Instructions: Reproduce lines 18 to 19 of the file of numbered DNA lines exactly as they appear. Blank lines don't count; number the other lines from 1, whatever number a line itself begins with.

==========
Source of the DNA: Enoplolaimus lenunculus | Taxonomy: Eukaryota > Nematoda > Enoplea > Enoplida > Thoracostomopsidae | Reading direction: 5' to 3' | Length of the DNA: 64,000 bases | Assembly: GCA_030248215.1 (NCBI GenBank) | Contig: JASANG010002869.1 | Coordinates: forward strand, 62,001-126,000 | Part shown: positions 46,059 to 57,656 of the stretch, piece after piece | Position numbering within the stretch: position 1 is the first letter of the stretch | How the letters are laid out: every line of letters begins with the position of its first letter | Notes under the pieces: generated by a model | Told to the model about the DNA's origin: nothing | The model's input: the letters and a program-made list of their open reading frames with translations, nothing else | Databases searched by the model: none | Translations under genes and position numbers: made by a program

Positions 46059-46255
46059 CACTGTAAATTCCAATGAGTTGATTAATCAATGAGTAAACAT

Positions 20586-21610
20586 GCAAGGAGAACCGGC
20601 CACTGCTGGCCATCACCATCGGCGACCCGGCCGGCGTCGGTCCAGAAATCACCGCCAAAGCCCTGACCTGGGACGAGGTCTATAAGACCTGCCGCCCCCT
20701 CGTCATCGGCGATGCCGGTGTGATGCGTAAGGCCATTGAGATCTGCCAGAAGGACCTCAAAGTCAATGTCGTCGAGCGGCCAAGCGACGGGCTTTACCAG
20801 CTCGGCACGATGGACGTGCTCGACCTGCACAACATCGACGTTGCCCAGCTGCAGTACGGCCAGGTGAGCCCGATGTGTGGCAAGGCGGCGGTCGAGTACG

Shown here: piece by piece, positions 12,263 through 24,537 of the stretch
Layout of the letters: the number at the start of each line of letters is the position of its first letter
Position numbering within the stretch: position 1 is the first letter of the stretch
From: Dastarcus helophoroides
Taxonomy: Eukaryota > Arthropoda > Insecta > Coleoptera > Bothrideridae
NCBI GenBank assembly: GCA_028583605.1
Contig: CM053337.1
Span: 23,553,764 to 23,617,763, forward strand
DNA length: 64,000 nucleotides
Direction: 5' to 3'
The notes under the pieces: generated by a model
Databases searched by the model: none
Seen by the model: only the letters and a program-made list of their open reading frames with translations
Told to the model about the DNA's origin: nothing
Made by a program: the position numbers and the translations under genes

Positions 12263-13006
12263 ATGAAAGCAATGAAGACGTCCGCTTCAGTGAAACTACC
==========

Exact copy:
Direction: 5' to 3'
The notes under the pieces: generated by a model